Cauldron Cooking: Pot Luck Ham Bean Soup
Spring colds are the worst. But this recipe is great to help you get back on the mend. It’s also great for hand-fasting potlucks. Make this and freeze half if you’re not feeding a crowd. Then you have a ready-made meal on a night you don’t feel like cooking. The magic in this one is not only turning water into good-for-you broth; but, also the kick of healthiness everyone who eats it will feel. There’s nothing better than bringing people together over a big cauldron of soup and watching it warm their cheeks and hearts.
I rarely let things like ham bones go into the compost without first making soup of it. It also cuts down on the amount of leftovers we have after having a ham dinner like at the Vernal equinox. However, making soup right after a holiday isn’t always possible. So I cut my leftovers away from the ham — any that we’ll actually eat given activity schedules, and then always leave about a pound of ham on the bone and put it in a gallon-sized freezer bag and put it in the deep freeze. Then it’s ready when I’m ready. It’s the same with a turkey or chicken or duck carcass, leg of lamb, or seafood shells. Bone broth is magic, so I never let it go to waste.
It’s best if you start this about mid morning to have it ready for early afternoon dinner. Even if it sits and simmers a bit before dinner, that’s great, too. If I’m feeling even more energetic, I’ll bake a loaf of bread to go with this while the soup cooks.
You’ll need your large 6 quart cast-iron dutch oven for this. You know, your cauldron. And it must have a lid. You’ll need it for this recipe.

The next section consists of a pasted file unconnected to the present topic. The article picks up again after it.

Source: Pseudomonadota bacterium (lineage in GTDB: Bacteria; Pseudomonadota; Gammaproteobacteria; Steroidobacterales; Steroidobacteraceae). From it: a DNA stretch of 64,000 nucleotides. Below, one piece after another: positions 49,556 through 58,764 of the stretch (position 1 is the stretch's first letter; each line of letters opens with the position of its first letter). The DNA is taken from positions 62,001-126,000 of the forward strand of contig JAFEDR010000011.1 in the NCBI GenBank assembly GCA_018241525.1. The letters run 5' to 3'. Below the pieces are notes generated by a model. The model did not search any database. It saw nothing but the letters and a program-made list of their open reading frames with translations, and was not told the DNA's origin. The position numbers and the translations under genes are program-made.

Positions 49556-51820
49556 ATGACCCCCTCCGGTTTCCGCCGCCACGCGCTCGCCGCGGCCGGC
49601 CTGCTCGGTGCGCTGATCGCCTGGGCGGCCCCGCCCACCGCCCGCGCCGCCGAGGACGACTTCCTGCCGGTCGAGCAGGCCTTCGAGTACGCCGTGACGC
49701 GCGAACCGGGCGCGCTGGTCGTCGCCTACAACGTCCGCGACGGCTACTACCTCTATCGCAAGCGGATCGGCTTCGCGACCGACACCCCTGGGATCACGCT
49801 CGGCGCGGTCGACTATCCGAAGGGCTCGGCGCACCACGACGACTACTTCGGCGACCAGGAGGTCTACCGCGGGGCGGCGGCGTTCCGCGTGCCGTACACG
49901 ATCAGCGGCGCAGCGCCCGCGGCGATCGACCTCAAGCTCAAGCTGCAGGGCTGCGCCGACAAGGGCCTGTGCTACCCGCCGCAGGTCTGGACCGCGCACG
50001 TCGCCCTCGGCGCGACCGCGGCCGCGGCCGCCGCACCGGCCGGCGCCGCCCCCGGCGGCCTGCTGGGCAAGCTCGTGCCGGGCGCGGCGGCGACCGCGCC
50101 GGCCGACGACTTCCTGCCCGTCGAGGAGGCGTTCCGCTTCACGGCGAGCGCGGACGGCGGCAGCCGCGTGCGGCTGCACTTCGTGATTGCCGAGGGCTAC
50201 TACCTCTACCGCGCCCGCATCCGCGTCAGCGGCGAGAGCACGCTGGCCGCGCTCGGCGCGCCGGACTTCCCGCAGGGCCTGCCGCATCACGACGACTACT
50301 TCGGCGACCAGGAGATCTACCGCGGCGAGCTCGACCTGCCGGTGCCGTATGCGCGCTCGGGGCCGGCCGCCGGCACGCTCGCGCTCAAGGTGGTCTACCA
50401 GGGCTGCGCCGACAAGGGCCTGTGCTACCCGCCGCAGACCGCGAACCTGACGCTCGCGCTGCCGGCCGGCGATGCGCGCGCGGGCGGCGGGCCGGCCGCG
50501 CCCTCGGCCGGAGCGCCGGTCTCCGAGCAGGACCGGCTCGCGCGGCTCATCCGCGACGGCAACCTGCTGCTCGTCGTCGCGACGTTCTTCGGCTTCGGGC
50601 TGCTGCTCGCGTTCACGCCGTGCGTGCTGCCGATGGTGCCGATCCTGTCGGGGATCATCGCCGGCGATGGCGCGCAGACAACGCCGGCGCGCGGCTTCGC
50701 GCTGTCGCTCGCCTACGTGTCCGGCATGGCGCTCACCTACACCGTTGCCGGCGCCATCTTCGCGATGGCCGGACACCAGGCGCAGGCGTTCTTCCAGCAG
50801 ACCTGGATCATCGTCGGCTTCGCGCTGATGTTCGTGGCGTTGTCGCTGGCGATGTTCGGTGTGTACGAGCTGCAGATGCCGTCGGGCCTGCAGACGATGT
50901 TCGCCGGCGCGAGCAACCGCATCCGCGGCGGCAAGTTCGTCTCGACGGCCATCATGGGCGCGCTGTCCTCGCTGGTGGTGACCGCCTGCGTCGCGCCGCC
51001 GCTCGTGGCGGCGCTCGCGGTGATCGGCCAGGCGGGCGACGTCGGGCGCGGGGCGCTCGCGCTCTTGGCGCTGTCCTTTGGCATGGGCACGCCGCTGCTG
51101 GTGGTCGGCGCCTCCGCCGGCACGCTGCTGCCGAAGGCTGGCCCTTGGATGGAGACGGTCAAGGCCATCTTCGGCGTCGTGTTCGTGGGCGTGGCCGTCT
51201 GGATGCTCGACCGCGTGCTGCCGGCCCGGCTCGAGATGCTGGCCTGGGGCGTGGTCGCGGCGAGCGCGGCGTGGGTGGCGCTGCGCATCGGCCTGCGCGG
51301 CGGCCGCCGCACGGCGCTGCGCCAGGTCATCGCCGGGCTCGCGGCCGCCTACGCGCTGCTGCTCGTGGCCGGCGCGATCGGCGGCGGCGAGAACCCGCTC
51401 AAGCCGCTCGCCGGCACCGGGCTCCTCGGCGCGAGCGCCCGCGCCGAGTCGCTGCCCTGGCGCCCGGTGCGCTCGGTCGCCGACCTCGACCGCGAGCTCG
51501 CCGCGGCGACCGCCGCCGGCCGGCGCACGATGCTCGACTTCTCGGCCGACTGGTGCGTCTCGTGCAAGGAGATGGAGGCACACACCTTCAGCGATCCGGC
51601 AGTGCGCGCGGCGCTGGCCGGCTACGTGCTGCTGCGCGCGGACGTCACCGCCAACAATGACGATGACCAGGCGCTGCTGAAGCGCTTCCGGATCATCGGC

The star of this show is really the veggies; but, if you have more than a pound of ham after you stew your bone into broth, that’s fine, too.
This recipe is considered low-carb. Enjoy it.
Ham bone with about another 1 lb. of meat cut up into bite-sized chunks
4 cups water that will be turned into broth
1 Onion, chopped (1 cup), large
2 Carrots, sliced (1 cup), medium
1 stalk Celery
2 cloves Garlic
1 can Muir glen tomatoes, organic, diced
1 tsp Oregano, dried leaves
2 tsp Basil, dried leaves
1/4 tsp Pepper
1/2 tsp Salt
1/2 cup Parmesan cheese
4 cups Spinach, packed fresh leaves
2 cans (15 to 15.5 oz each) great northern or cannellini (white kidney) beans, drained, rinsed
1 can of above said beans, but different — this bean will be “smashed” to make the soup thicker
2 tbsp Olive oil (optional)
1 Bay Leaf (optional)
Parsley for garnish (optional)
Take the ham bone and 4 cups of water and put in seasoned cast-iron dutch oven and bring to a boil. After it comes to a boil, cover, reduce heat to low and let simmer for a couple of hours. Yes, I said a couple of hours.
The water will turn broth, then remove the ham bone and all the meat, and reserve on a plate. Be sure to get all the meat out of the liquid, especially any that fell off the bone. You want to be able to cut it up into bite-sized chunks.
Put the chopped onions, celery, carrots, and garlic into the broth and cook on med-low for at least 15 minutes with the lid on.
While that cooks, take the one can of beans that has been selected to smash, and drain the liquid and smash the beans in a bowl with a potato masher or fork. Add the two tablespoons of olive oil to help it smash easier. But this is optional)
Add the tomatoes, oregano, basil, salt and pepper. You are welcome to add the bay leaf and parsley in at this time if you like. Cook with lid on for another 15 minutes.
While this cooks, be sure to scrape your bone of all ham and cut into bite-sized pieces.
Then add Parmesan, spinach, and the two cans of whole beans and the 1 can of smashed beans. Cook with lid on for another 15 minutes.
Stir the pot and taste to see if you need more pepper or salt. At this point you can either serve, or let it simmer for at least another 30 minutes. Be sure to keep the lid on until serving and keep heat on low.